Enforcing an Ohio Divorce Decree

Signing a divorce decree obligates you and your former spouse to fulfill each of the agreed-upon conditions. While circumstances may make minor, occasional, and unintentional violations unavoidable and forgivable, resolving long-term problems requires going back to court to compel compliance. Three reasons you may need to enforce a divorce decree are when your previous partner:

  • Stops making spousal support (alimony) and child-support payments
  • Refuses to allow visits with your children or keeps your kids longer than specified in divorce papers
  • Retains more proceeds from the sale of shared property or refuses to surrender listed items

Even when you and your ex agree that sticking to the original terms of the divorce no longer makes sense, deciding to alter arrangements without going back to court constitutes a violation. This means, for instance, that if a move by the custodial parents from Ohio makes stays with the other parent on alternating weekends impractical, you should petition the court to alter visitation rights.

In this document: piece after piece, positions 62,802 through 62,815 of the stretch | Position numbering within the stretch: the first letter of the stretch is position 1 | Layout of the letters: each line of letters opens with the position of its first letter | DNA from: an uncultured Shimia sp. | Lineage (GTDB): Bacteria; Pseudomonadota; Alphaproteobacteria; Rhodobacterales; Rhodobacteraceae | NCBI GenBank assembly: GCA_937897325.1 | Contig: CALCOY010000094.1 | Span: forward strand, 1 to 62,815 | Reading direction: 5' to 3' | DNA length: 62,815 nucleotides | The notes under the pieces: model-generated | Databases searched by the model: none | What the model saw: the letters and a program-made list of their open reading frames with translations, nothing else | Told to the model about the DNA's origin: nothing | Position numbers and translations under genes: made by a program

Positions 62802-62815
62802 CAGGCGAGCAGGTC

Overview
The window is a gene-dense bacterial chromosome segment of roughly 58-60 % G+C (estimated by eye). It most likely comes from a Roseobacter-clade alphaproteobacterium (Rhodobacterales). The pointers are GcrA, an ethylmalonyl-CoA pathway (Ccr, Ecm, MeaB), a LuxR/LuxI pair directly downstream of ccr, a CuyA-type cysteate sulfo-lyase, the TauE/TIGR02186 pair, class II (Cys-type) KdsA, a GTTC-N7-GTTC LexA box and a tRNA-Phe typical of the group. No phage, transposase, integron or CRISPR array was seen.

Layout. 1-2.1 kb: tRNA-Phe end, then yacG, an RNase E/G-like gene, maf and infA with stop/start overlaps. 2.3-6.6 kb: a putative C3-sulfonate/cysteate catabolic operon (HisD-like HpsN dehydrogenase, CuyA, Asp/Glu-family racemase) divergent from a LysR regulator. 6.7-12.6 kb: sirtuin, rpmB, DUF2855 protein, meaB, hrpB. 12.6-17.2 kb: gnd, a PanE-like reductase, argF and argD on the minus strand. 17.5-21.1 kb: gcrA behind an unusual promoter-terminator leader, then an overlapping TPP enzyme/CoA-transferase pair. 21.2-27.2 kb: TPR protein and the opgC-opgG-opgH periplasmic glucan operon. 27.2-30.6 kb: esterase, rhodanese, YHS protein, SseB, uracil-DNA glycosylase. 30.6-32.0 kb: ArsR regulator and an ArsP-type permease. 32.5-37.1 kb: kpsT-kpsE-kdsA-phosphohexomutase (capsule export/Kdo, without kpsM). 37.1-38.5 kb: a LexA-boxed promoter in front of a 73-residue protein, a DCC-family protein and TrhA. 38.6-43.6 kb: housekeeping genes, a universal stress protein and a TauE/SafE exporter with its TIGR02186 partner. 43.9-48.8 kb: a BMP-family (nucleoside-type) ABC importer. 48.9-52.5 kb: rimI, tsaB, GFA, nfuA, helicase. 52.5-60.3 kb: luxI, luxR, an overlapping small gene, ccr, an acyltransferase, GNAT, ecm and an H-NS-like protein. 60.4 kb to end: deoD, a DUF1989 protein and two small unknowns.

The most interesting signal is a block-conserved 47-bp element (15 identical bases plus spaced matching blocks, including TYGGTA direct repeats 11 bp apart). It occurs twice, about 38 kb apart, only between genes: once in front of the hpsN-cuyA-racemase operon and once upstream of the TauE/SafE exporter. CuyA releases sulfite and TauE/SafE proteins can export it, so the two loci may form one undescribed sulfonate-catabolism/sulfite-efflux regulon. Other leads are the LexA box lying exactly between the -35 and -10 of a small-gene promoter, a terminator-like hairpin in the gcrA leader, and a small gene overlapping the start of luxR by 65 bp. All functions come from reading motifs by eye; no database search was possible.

Things to Understand When Seeking to Enforce a Divorce Decree

You must document every violation by your former spouse. This means, among other things, keeping copies of late and/or short support payments, details of checks returned for insufficient funds, and evidence that payment could have been made. The Ohio Department of Job and Family Services maintains an Office of Child Support in every county. Staff there can help you explore nonjudicial options to secure payments and, if necessary, build a court case.

The results of being found in violation of a divorce decree can be harsh. Civil judgments can include

  • Orders to pay all past-due spousal support and child support with interest and penalties
  • Orders to pay the complaining spouse’s court costs
  • Garnishment of wages
  • Revocation of visitation rights
  • Forfeiture of property

Spouses who do not make support payments despite having adequate financial resources can go to jail. Refusing to abide by visitation agreements can also result in jail time for contempt of court, with the length of the sentence left to the judge’s discretion.